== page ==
A new study just came out the other day in the Journal of the American College of Nutrition by Virginia Tech researchers that compared a low-carb, high-fat (LCHF) Atkins diet (>65% fat) with a low-fat, high-carb (LFHC) AHA (American heart association) diet (15% pro, 20% fat, 60 % carbs).
The diets were followed for 4 weeks by 29 pre-menopausal (age 32-45), overweight women, sedentary women, with no disease (i.e. diabetes) or other endocrine disorders.
The women came to the lab every week at the same time to have blood, urine, body weight and waist circumferences measured. Blood was collected to look at classic disease risk markers, including high-sensitivity CRP which is a protein in our blood that increases when we are sick, when we have systemic inflammation, and it may help predict our risk for heart disease. High CRP is usually seen in obese persons. It is shown to decrease with weight loss, diets high in fiber, diets high in antioxidant foods (like fruit) and diets low in simple high-glycemic carbohydrates.
Urine was collected to look at an isoprostane, which is an inflammatory compound produced in the body from arachidonic acid and is a classic marker of oxidative stress(OS). OS is an imbalance between production and elimination of reactive oxygen species (ROS) which are compounds that have an unpaired electron on oxygen and can attack other molecules in the body. ROS are associated with many diseases and with ageing.
The results showed that after 4 weeks, all women lost a significant amount of weight, but the women in the LCHF group lost more than in the HCLF group (8 lbs vs 5 lbs), especially during the first week. For some reasons, the circumferences were not reported. Caloric intake between the two groups was similar except that the macros were obviously different. They both consumed on average about 1350 to 1400 calories.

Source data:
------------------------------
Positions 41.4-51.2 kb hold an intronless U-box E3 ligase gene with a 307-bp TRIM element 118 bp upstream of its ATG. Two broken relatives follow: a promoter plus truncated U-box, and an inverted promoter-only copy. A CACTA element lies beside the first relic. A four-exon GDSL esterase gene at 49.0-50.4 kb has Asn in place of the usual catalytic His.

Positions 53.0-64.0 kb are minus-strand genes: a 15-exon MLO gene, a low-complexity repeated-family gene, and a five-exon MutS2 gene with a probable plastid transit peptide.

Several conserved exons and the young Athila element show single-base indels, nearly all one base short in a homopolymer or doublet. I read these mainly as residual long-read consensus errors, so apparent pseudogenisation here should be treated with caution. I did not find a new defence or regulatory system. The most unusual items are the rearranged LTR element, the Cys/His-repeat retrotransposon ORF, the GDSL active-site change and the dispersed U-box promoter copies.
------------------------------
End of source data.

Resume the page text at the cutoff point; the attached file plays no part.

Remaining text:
The diets had no effect on isoprostane production, and no differences were noted between groups. This means that the diets did not increase oxidative stress.
However, what they did find after 4 weeks that was different and which was surprising to me, was that the LCHF diet increased concentrations of CRP (from 5.7 mg/L to 7.1 mg/L) whereas the HCLF diet decreased CRP (from 4.8 mg/L to 2.7 mg/L). But, this increase and decrease was not completely linear. The LCHF started at 5.7, then went to 7.5, 6.1, 6.1 and 7.1. The HCLF started at 4.8, then went to 4.2, 4.3, 4.1, and 2.7 in the last week. If the results were looked at the third week, there wasn't any difference. But, that wasn't the case.
Plus, in speaking with other people who know more about CRP than I do, they state that CRP does not increase like it did here unless there was illness among a few of the women. Many times, when a women changes her diet drastically to lose weight, she ends up sick with a cold, so that may explain these results. Further, please keep in mind that the normal values for CRP are less than 1.0 mg/L for the lowest risk of heart disease, 1.0 to 3.0 mg/L for average risk, and more than 3.0 mg/L is the highest risk. In this study, the women all started with an apparently higher risk, but again, this number is increased in those who are very overweight, those who have previously exercised, and those that are sick, or are getting sick (i.e. a cold).
Even though CRP was elevated, it was not associated with an increase in an inflammatory cytokine called IL-6. This cytokine is thought to induce release of CRP from liver, but it's relationship to CRP is not simplistic. Some studies find that IL-6 and CRP change in the same direction with dietary alteration, while others do not find this effect. Usually, CRP drops with weight loss, but IL-6 does not always.